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Why do we say ‘poker face’ and other popular expressions? Here are 3 idioms and their origins

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With thousands upon thousands of words in the English language, some are bound to have different meanings and uses. 

An idiom is defined as “an expression in the usage of a language that is peculiar to itself either in having a meaning that cannot be derived from the conjoined meanings of its elements in its grammatically atypical use of words,” according to Merriam-Webster. 

Some popular sayings in the metaphorical vein include “cat got your tongue” and “under the weather.”

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Many idioms, however, focus on words about the human body — and particularly, the face. 

But why do we say these? What do they really mean? 

Two people talking

With thousands upon thousands of words in the English language, some are bound to have different meanings and uses.  (iStock)

And where did they originate? 

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Here are three “face-focused” idioms and their intriguing meanings and origins. 

3 popular sayings about the face

1. ‘Poker face’

The phrase “poker face” is often used to describe the expression people are showing (or not showing) on their face in a given moment. 

Poker face

The term “poker face” is naturally a reference to the popular card game.  (iStock)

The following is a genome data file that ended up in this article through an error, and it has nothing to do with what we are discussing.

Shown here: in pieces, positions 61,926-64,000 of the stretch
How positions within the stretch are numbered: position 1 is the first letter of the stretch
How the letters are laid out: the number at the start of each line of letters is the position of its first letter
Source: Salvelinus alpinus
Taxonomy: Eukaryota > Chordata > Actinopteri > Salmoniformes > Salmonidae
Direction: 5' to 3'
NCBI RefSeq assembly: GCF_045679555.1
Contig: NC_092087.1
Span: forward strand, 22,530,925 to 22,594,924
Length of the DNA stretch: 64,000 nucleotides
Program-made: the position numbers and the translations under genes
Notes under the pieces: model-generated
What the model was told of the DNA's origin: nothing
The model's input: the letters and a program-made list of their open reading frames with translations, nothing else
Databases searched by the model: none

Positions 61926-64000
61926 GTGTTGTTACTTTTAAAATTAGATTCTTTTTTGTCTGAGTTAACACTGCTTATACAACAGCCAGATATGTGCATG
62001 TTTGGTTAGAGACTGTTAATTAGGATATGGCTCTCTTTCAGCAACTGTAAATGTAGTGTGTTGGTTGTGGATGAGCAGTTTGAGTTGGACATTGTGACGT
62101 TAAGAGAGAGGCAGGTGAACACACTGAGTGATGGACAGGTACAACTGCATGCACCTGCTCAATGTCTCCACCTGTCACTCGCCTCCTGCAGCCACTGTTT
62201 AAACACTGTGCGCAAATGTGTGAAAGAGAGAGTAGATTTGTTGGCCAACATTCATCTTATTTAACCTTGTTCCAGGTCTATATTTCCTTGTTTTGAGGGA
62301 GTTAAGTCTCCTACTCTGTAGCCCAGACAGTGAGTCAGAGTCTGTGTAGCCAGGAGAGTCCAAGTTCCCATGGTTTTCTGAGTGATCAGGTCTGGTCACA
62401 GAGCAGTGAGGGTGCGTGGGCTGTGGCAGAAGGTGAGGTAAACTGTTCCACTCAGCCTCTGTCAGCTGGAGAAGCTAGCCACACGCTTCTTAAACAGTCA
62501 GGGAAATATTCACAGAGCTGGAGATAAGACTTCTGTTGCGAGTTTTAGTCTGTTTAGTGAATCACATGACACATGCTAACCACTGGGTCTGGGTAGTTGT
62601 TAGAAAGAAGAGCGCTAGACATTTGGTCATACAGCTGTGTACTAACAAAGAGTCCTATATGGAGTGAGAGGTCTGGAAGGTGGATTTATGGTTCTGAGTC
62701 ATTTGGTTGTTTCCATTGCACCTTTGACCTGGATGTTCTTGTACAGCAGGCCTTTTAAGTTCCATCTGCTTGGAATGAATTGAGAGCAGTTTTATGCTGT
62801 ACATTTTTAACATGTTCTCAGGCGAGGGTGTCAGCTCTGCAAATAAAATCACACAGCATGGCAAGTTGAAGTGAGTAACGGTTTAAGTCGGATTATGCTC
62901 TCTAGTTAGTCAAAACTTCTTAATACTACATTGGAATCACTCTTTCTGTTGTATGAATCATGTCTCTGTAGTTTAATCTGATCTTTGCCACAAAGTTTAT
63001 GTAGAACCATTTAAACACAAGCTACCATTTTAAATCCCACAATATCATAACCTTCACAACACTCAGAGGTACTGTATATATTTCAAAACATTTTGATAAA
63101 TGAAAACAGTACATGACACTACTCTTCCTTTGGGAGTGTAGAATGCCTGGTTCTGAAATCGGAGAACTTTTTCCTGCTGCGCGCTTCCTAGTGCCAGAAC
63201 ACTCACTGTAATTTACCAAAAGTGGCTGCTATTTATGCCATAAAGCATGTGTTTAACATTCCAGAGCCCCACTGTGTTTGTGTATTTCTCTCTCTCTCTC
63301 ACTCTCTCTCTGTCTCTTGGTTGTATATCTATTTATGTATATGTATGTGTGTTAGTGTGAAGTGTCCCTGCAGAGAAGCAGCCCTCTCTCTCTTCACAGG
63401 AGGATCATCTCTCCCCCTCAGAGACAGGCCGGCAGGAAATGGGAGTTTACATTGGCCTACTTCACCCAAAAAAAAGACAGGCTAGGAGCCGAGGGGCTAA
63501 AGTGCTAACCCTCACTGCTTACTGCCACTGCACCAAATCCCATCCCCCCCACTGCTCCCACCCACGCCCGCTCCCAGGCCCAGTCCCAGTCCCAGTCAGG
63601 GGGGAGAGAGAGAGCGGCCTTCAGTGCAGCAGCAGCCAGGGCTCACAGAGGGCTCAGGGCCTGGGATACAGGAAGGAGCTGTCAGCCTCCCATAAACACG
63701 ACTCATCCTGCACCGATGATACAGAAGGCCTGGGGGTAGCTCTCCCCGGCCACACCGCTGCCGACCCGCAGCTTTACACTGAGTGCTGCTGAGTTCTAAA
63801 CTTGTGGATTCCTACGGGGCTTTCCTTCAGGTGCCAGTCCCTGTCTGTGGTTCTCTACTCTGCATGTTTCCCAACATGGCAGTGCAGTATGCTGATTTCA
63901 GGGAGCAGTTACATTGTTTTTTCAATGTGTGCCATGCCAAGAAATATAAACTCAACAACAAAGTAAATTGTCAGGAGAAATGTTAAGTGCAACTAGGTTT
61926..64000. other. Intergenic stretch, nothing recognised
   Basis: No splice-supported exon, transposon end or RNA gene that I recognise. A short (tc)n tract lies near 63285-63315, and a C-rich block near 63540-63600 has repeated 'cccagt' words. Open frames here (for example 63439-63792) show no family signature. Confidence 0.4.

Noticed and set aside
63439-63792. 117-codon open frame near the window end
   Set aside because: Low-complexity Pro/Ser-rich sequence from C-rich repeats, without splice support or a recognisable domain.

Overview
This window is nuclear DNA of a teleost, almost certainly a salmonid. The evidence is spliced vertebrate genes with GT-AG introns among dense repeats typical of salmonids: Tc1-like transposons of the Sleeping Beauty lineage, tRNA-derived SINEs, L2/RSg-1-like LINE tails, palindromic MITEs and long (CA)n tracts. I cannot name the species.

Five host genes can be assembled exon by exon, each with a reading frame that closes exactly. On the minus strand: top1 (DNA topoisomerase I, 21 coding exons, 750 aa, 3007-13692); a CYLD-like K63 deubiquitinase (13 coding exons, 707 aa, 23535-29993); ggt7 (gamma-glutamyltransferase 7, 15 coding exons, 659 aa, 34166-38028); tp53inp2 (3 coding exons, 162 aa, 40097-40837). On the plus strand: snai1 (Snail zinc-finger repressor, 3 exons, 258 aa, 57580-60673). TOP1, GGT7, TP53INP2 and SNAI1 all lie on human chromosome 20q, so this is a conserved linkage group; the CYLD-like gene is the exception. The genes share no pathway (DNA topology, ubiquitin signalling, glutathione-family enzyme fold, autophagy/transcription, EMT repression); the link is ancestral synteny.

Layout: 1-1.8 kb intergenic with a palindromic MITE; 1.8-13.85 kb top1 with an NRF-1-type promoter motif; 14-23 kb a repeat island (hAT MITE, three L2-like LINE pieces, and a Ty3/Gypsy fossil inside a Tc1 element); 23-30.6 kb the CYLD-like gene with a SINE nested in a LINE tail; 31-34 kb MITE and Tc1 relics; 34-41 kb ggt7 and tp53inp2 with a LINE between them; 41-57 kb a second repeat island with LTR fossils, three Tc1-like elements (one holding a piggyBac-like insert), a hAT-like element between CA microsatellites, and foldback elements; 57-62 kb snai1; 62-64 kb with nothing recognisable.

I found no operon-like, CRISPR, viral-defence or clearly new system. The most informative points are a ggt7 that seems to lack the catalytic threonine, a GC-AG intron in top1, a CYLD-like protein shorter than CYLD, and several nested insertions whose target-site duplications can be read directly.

In the game of poker, the goal is to not let other players know the cards you have. 

To have a “poker face” is to be as stoic and unrevealing as possible to ensure you aren’t hinting or spilling the beans about the cards you hold.

The phrase might also be used when someone is thought to be lying. 

“Your poker face isn’t great.”

A person might say, “Your poker face isn’t great” — meaning the person is giving away too much about their secret.

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The term is thought to have originated in the 1870s in terms of the game, though it’s been popular for years. 

In 2008, Lady Gaga released a song called “Poker Face” — which won Gaga a Grammy Award for Best Dance Recording. 

2. ‘Save face’ 

The idiom "to save face" means "to avoid having other people lose respect" for you. 

The idiom “to save face” means “to avoid having other people lose respect” for you.  (iStock)

The idiom “save face” is often used when someone is trying to avoid humiliation or embarrassment. 

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Merriam-Webster says it means “to avoid having other people lose respect for oneself.”

The phrase is thought to have origins in Chinese culture — along with the phrase “lose face,” which has a similar meaning. 

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For example, people might say they had a chance to “save face” by quitting an unsuccessful endeavor or an effort — and hinting that by doing so, they would have eliminated humiliation. 

3. ‘Long face’

Sad kid

Someone with a “long face” isn’t exactly jumping for joy.  (iStock)

A “long face” as a popular expression means someone has a sad-looking appearance. 

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For example, one might ask a friend, “Why the long face?” 

This would acknowledge that the person appears upset or unhappy. 

For more Lifestyle articles, visit www.foxnews/lifestyle

A long face is described as “an unhappy or gloomy expression” by Dictionary Online. 

The earliest known use of the phrase was recorded in the mid-1700s through philosophical transactions, notes the Oxford English Dictionary.

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